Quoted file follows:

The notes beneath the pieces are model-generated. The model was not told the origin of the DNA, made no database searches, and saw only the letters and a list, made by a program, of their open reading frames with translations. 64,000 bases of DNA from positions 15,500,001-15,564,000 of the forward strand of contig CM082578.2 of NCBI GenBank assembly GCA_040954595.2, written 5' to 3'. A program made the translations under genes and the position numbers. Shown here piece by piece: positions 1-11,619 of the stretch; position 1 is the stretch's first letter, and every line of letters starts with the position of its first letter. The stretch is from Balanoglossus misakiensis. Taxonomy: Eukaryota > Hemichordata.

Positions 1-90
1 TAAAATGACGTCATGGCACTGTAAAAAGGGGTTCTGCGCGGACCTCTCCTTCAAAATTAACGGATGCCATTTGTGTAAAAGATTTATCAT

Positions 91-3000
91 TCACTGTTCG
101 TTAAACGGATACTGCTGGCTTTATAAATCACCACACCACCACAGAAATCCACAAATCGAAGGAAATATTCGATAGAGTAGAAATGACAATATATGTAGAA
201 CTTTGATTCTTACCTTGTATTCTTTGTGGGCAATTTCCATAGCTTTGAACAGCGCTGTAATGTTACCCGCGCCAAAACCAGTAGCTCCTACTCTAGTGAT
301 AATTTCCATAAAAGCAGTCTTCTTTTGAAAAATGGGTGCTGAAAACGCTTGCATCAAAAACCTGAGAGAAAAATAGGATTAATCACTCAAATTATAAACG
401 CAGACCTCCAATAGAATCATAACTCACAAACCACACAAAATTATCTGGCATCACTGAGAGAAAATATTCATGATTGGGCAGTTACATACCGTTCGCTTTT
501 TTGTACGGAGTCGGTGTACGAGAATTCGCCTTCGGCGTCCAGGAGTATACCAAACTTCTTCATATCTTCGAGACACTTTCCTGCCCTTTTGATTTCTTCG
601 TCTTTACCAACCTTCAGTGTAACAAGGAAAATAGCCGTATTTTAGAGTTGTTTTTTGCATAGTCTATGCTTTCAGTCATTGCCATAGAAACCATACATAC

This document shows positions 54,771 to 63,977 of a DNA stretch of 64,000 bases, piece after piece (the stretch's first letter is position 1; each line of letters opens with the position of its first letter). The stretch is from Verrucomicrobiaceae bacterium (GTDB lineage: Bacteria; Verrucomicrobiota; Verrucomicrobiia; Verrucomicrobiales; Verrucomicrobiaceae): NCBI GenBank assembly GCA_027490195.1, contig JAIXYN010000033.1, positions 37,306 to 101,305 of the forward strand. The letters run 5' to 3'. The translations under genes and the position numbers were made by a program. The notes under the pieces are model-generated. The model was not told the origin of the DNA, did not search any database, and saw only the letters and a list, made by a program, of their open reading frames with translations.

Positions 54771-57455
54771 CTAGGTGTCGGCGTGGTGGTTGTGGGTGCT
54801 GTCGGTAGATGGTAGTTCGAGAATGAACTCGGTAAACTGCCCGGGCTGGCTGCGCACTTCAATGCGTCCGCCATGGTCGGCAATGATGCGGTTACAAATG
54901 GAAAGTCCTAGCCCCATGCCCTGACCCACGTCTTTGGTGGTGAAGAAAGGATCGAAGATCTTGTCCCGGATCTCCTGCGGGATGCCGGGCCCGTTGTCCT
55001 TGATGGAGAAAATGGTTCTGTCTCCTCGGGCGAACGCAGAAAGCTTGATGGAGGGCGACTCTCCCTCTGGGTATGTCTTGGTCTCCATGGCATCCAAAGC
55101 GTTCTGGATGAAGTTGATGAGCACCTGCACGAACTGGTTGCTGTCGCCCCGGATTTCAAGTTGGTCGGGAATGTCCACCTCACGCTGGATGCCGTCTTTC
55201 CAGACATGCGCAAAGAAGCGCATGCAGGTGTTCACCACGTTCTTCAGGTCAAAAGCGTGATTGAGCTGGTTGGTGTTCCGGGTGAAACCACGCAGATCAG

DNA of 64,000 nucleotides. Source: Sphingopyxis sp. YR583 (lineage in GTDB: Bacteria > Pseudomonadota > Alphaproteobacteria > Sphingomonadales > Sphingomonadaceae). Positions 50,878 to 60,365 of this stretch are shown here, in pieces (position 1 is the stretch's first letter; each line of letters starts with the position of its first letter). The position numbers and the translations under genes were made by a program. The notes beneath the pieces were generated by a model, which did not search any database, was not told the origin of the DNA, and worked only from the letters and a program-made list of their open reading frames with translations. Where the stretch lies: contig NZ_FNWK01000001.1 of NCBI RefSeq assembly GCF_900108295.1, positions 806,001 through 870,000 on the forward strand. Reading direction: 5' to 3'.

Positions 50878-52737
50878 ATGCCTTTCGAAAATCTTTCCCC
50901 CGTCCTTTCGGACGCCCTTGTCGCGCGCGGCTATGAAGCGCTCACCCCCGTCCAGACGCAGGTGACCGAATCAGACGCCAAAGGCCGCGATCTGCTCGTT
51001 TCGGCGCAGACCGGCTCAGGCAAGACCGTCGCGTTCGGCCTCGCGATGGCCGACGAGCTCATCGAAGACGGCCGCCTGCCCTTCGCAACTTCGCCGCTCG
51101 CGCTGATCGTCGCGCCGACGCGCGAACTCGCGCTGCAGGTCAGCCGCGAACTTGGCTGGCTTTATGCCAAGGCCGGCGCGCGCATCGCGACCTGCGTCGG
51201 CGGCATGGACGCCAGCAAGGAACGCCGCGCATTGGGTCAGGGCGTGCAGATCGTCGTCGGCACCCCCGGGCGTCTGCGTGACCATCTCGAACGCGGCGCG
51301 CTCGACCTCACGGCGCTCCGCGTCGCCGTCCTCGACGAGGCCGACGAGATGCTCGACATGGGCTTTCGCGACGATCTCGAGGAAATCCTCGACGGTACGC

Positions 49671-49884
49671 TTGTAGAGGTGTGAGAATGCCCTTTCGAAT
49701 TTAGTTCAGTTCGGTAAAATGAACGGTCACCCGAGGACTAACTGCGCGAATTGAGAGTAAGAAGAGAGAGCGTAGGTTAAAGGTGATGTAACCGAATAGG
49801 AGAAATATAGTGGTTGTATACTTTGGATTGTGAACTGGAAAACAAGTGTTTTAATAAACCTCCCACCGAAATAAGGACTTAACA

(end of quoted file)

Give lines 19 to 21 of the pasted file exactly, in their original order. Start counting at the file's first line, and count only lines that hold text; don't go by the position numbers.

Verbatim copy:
55201 CAGACATGCGCAAAGAAGCGCATGCAGGTGTTCACCACGTTCTTCAGGTCAAAAGCGTGATTGAGCTGGTTGGTGTTCCGGGTGAAACCACGCAGATCAG

DNA of 64,000 nucleotides. Source: Sphingopyxis sp. YR583 (lineage in GTDB: Bacteria > Pseudomonadota > Alphaproteobacteria > Sphingomonadales > Sphingomonadaceae). Positions 50,878 to 60,365 of this stretch are shown here, in pieces (position 1 is the stretch's first letter; each line of letters starts with the position of its first letter). The position numbers and the translations under genes were made by a program. The notes beneath the pieces were generated by a model, which did not search any database, was not told the origin of the DNA, and worked only from the letters and a program-made list of their open reading frames with translations. Where the stretch lies: contig NZ_FNWK01000001.1 of NCBI RefSeq assembly GCF_900108295.1, positions 806,001 through 870,000 on the forward strand. Reading direction: 5' to 3'.

Positions 50878-52737